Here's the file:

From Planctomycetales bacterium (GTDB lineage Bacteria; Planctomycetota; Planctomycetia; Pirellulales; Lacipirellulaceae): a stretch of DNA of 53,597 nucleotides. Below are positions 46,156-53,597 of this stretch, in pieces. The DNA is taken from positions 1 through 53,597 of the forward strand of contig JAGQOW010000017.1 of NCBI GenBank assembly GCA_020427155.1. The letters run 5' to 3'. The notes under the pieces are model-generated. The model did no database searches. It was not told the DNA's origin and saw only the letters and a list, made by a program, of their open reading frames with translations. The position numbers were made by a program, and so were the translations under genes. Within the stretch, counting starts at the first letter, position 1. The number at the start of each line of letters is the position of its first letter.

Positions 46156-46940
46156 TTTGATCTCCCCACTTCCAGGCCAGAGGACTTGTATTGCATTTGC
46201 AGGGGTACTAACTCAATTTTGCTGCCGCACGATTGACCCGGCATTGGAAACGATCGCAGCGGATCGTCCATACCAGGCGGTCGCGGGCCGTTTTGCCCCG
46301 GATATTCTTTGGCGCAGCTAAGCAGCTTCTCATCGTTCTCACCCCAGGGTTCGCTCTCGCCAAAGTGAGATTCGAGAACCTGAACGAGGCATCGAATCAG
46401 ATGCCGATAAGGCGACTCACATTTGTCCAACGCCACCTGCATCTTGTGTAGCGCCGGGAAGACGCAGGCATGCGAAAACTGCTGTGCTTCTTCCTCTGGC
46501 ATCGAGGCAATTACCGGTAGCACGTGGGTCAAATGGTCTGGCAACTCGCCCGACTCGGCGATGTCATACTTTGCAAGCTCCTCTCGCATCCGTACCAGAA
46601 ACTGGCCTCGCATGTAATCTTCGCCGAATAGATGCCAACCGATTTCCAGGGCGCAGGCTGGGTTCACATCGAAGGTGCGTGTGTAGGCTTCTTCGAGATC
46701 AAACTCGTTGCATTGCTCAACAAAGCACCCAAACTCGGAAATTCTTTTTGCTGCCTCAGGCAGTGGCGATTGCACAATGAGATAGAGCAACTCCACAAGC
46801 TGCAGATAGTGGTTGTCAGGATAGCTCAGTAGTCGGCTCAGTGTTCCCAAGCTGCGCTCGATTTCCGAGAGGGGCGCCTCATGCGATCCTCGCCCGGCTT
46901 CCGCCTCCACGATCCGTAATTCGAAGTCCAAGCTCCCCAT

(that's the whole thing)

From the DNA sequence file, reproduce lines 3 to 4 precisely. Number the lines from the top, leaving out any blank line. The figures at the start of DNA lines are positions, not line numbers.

46156 TTTGATCTCCCCACTTCCAGGCCAGAGGACTTGTATTGCATTTGC
46201 AGGGGTACTAACTCAATTTTGCTGCCGCACGATTGACCCGGCATTGGAAACGATCGCAGCGGATCGTCCATACCAGGCGGTCGCGGGCCGTTTTGCCCCG